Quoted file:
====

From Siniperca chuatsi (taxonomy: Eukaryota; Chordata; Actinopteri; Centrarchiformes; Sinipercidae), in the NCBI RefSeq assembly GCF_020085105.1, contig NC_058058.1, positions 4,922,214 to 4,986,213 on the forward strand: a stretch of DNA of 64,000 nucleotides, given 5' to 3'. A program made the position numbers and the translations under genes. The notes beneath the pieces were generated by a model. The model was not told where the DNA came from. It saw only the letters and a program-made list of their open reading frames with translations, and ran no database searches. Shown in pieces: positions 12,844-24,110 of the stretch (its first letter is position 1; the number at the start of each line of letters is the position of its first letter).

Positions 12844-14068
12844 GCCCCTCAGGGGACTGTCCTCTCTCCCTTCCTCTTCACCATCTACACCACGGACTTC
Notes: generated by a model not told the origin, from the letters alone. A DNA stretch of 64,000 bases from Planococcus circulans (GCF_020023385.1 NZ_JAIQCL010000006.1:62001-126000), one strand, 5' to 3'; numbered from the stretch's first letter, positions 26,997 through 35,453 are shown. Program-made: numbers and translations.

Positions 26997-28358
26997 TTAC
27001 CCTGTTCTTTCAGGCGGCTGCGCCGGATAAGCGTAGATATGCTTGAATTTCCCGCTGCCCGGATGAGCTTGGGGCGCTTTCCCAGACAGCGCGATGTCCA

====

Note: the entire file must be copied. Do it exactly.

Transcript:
From Siniperca chuatsi (taxonomy: Eukaryota; Chordata; Actinopteri; Centrarchiformes; Sinipercidae), in the NCBI RefSeq assembly GCF_020085105.1, contig NC_058058.1, positions 4,922,214 to 4,986,213 on the forward strand: a stretch of DNA of 64,000 nucleotides, given 5' to 3'. A program made the position numbers and the translations under genes. The notes beneath the pieces were generated by a model. The model was not told where the DNA came from. It saw only the letters and a program-made list of their open reading frames with translations, and ran no database searches. Shown in pieces: positions 12,844-24,110 of the stretch (its first letter is position 1; the number at the start of each line of letters is the position of its first letter).

Positions 12844-14068
12844 GCCCCTCAGGGGACTGTCCTCTCTCCCTTCCTCTTCACCATCTACACCACGGACTTC
Notes: generated by a model not told the origin, from the letters alone. A DNA stretch of 64,000 bases from Planococcus circulans (GCF_020023385.1 NZ_JAIQCL010000006.1:62001-126000), one strand, 5' to 3'; numbered from the stretch's first letter, positions 26,997 through 35,453 are shown. Program-made: numbers and translations.

Positions 26997-28358
26997 TTAC
27001 CCTGTTCTTTCAGGCGGCTGCGCCGGATAAGCGTAGATATGCTTGAATTTCCCGCTGCCCGGATGAGCTTGGGGCGCTTTCCCAGACAGCGCGATGTCCA